These acts marked a significant shift. Within the monastic tradition, the hours, whether major or minor, served to sanctify the day (and night) by regular breaks for prayer. The emphasis on morning and evening prayers above the other hours represented the liturgists' hypothetical "cathedral office" where these hours were supposed to have alone been celebrated for the laity and were considered sufficient to sanctify the day. Like the loss of Prime, part of the monastic office from before St. Benedict, this represents a move toward a spirituality intended for lay people and the secular clergy. A similar intent marked the Master General's decision to delegate the power to dispense from attendance at choir office to the provincials, thus making it easier to grant.[68]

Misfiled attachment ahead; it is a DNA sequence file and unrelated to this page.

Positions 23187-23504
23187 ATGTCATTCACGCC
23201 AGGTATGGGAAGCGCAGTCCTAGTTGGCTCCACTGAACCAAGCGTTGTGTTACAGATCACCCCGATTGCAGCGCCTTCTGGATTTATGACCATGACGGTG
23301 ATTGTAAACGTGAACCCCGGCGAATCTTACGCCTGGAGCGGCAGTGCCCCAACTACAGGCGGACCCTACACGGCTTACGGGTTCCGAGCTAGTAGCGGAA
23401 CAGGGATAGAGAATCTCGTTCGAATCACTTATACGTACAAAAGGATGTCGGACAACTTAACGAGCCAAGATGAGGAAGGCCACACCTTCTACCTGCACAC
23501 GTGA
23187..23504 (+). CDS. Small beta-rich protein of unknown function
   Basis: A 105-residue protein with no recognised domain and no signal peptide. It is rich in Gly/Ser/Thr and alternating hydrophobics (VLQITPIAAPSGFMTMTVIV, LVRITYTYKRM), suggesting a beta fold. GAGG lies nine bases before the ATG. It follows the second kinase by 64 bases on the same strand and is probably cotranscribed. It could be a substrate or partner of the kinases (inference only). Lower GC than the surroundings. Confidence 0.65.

These acts of the Master General prepared the friars for the publication of reforms in the Solemn Mass that were already in preparation before Pope John's death. These were published in the April-June 1964 fascicle of the Analecta.[69] Some of these changes involved the texts used at Mass and, to some extent, represent the desire to restore primitive Dominican practice. For example, the Mass propers of St. Peter Crysologus, St. Stephan, and St. Brigit in the 1933 Missal simply reproduced the Masses found in the respective commons of the Roman Missal. New Masses were now provided using Dominican propers and readings. Awkward Latin, perhaps the result of medieval copying errors, was corrected in a number of collects, and the Mass "Pro Infirmis," found in the ancient Humbert Codex, is restored.